PDGF-BB is a promising growth factor for treatment for Parkinson’s disease. We showed that a single dose of PDGF-BB was not as effective as a 14 day treatment and that PDGBF-BB could not hinder the development of L-Dopa induced dyskinesia. Because PDGF-BB main receptor is present specifically on pericytes in the brain, we wished to examine whether pericytes contribute indirectly to the restorative effect observed in vivo in Parkinson’s disease rodent models, and also in patients.
In vivo, we showed that the expression a pericyte related protein, a marker for more activated pericytes, is increased in response to 6-OHDA-induced dopaminergic depletion in the striatum, which seems to be reversed upon PDGF-BB treatment. This indicates that, while pericytes become activated in response to the lesion, PDGF-BB would make the pericytes switch from an active to a more resting state.
CSF analysis of patients treated with PDGF-BB intracerebroventricularly in a previous trial indicates a release of pro-inflammatory factors and growth factors in response to PDGF-BB. Therefore, in vitro, we triggered human brain pericytes with PDGF-BB, in order to test further the potential contribution of pericytes in the restorative properties of PDGF-BB, Interestingly, we show that, upon PDGF-BB treatment, pericytes increase the secretion of (i) neurorestorative and neuroprotective growth factors, (ii) angiogenic factors and (ii) microvesicles.
Our data support the hypothesis that the restorative effect of PDGF-BB observed on the dopaminergic nigrostriatal system in vivo could be at least partially, mediated by pericytes.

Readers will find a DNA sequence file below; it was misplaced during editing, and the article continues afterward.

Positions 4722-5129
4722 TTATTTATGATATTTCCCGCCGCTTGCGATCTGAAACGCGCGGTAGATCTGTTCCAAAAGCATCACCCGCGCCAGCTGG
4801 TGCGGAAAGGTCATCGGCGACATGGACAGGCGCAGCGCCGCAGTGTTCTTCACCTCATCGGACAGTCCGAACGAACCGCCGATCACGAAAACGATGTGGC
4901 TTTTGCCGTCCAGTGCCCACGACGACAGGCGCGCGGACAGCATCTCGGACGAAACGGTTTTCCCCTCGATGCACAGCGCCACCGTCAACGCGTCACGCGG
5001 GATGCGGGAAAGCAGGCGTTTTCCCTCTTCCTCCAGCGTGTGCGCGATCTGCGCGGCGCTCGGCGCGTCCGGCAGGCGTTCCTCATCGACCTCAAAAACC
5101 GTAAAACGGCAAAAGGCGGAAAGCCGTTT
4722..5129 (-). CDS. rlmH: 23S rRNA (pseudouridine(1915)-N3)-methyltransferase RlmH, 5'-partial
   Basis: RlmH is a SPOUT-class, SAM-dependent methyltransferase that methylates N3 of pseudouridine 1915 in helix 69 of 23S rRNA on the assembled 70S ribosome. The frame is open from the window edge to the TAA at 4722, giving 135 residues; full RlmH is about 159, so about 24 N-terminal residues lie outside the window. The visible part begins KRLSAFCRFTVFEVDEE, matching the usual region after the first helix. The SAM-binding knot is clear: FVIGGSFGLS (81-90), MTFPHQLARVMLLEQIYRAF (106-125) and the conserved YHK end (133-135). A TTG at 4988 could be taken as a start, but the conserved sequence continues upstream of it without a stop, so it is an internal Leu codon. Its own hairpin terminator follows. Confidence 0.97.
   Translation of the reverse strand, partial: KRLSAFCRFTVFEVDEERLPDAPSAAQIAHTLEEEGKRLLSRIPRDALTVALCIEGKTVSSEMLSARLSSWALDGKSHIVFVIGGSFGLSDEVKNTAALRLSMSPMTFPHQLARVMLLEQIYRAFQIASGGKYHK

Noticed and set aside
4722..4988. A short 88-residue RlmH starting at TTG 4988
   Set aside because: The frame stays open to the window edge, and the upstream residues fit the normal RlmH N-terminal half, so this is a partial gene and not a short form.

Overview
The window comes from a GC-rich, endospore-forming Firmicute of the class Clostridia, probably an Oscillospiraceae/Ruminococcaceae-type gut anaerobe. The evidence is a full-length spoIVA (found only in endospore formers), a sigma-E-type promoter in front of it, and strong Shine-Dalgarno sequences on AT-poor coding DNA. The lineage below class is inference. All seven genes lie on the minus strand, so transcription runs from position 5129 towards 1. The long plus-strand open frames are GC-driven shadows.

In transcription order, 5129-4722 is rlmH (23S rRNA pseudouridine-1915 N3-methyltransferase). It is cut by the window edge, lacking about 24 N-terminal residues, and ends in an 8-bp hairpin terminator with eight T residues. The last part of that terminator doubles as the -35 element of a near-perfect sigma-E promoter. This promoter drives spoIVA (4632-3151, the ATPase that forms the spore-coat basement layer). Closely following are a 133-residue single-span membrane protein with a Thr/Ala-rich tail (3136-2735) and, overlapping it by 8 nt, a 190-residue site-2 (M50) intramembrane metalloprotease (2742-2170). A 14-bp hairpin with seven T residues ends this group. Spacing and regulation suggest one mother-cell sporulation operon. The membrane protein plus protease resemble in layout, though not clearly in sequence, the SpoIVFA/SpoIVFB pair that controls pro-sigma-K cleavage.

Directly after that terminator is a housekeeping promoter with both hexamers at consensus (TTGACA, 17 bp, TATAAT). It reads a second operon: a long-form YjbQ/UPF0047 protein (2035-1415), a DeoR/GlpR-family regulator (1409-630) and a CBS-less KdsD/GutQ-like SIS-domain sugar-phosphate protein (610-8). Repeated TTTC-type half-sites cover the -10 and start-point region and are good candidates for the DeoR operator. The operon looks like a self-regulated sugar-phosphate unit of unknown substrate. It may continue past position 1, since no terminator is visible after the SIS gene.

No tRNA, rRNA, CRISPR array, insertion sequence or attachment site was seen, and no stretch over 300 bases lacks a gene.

Work Package 3: Clinical development and commercialisation of the treatment

Summary on work progress: The deliverables related to WP3 have been further developed during M37-48 and summarised in a report. Since the clinical study was not completed during the period, little proactive regulatory work has been performed. The regulatory work has focussed on obtaining regulatory approvals for the sNN0031-004 trial. The plans that were presented as part of the M19-M36 report are summarised below.

Regulatory Plan: Following the meeting with EMA which occurred in June 2012 a meeting with the FDA took place in July 2013. Critical questions for discussions with the FDA was prepared in the format of a pre-IND meeting which included questions related to the quality of drug, pre-clinical safety studies and the clinical development and regulatory pathway that the NRT project intends to pursue. The combined EMA and FDA feedback resulted in a changed clinical development and regulatory plan that was followed during the development of the clinical study protocol. In summary of the regulatory feedback, the revised patient target population can be defined as an orphan size population and the Sponsor of the clinical study (Newron Sweden) should seek medical and epidemiological evidence in support of defining such a population. A summary report is provided.